• 3 Hide
    v12v12 , September 23, 2008 4:30 AM
    Bah you're missing the whole points of serious concern: DRM is not allowing users their LEGAL RIGHT to make backups of THEIR purchased material. RIAA/MPAA have learned (wisely so) that instead of going after the copies themselves, why not make the MEDIUM used to transfer said product, null. Aka you're not paying for the disc and the coding on it, you’re paying for the LICENSE to use a product! In essence, you and I don't actually "own" anything but a license to use, and what if they stop supporting the product license? You're left out on your asses complaining on forums like THG. If I PAY money for a game, it's MINE to do wtf ever I feel like, as aside from mass distribution etc. MY DISC, kiss off and stay out of my business in MY home/machine.

    Another point of interest: All this server-side control with invasive and bloated ADVERTISING mini-appz like STEAM REQUIRE internet connectivity to get "your" beloved games. What if you're from an @home unfriendly country like Australia, where they PAY for GBs of DL'd data? ISPs in the USA are attempting to implement traffic shaping and quotas for "high bandwith" DLs... All of these industries are tied hand in hand, and once media markets make a major shift to the internet to conduct their business. Steam is bullocks if you ask me. While a good idea, I'd rather not be punished and assumed guilty b/c of a small group of pirates Vs the MAJORITY of law abiding citizens. Oh and you do know that just b/c something is a law doesn't make it right—lets start enslaving people again or rounding up "orientals?" Ring any bells? It was perfectly legal at 1 point in time.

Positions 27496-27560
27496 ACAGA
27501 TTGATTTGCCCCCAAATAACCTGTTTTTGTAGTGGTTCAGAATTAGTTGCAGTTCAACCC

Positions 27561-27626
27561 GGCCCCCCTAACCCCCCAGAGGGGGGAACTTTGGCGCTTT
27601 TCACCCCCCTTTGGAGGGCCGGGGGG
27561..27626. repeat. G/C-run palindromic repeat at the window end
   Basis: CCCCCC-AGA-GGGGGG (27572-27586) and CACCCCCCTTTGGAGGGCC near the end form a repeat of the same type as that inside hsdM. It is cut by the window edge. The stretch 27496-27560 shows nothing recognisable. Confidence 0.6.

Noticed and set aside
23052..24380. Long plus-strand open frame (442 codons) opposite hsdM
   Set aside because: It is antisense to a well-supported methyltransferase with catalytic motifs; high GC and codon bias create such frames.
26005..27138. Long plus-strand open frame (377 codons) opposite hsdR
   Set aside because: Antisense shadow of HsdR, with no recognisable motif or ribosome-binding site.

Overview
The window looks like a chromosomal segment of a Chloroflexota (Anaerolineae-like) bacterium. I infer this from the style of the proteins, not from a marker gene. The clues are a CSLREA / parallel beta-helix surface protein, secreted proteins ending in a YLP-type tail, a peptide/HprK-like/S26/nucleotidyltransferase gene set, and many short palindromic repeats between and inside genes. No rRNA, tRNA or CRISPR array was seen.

Lastly... DRM doesn't do a damn thing when a cracker can just include a patched exe/dll etc. to subvert all the checks. DL the patched version and have full functionality, the only hindrance is server-side serial key checks (stolen ones are very common). I have no qualms about copyright owners having legal right to pursue, BUT at what cost to us—the mass market? WE all have to suffer for their incessant greed: “YES WE'RE going after EVERYONE possible@the cost to the law abiding consumer’s hassle and infection of near root-kit like ‘protection’ schemes (UBIsoft and StarForce, anyone?). So if you copy a game you get fined on the scale of major grand larceny Vs if you stole 5 copies of the game from best buy and got a small fine and community service? LMFAO *TSSST* Houston we've got a problem with an BIAS, PRO-Corporate legal system TSSSST* OVER...TSSSST*

    Bah why bother with these kinds of posts, most of you old dogs and young sheep will continue to buy this crap up and slowly erode your rights to common-sense down the PcB polluted river. Enjoy! GOOOO STARFORCE!

    BTW- Console piracy starting with the DreamCast (Disc Juggler + boot.bin for the win!) and Xbox etc, was just as, if not easier than PC. Both markets share the same interests for increasing anti-consumer type legislation and pro-corporate bias.
  • 3 Hide
    DFGum , September 23, 2008 5:05 AM
    Goodluck ever collecting 150,000 dollars from the average pirater.
  • 1 Hide
    Darkk , September 23, 2008 5:13 AM
    DFGumGoodluck ever collecting 150,000 dollars from the average pirater.

    Nahh, they'll just hack the Activision's bank account to pay the fine.

  • 0 Hide
    ThePatriot , September 23, 2008 5:45 AM
    How did they find out?
  • 0 Hide
    Chevelle454 , September 23, 2008 11:07 AM
    This is a joke.A game is 50 bucks. How can you sue for 30000-150000.
Display more comments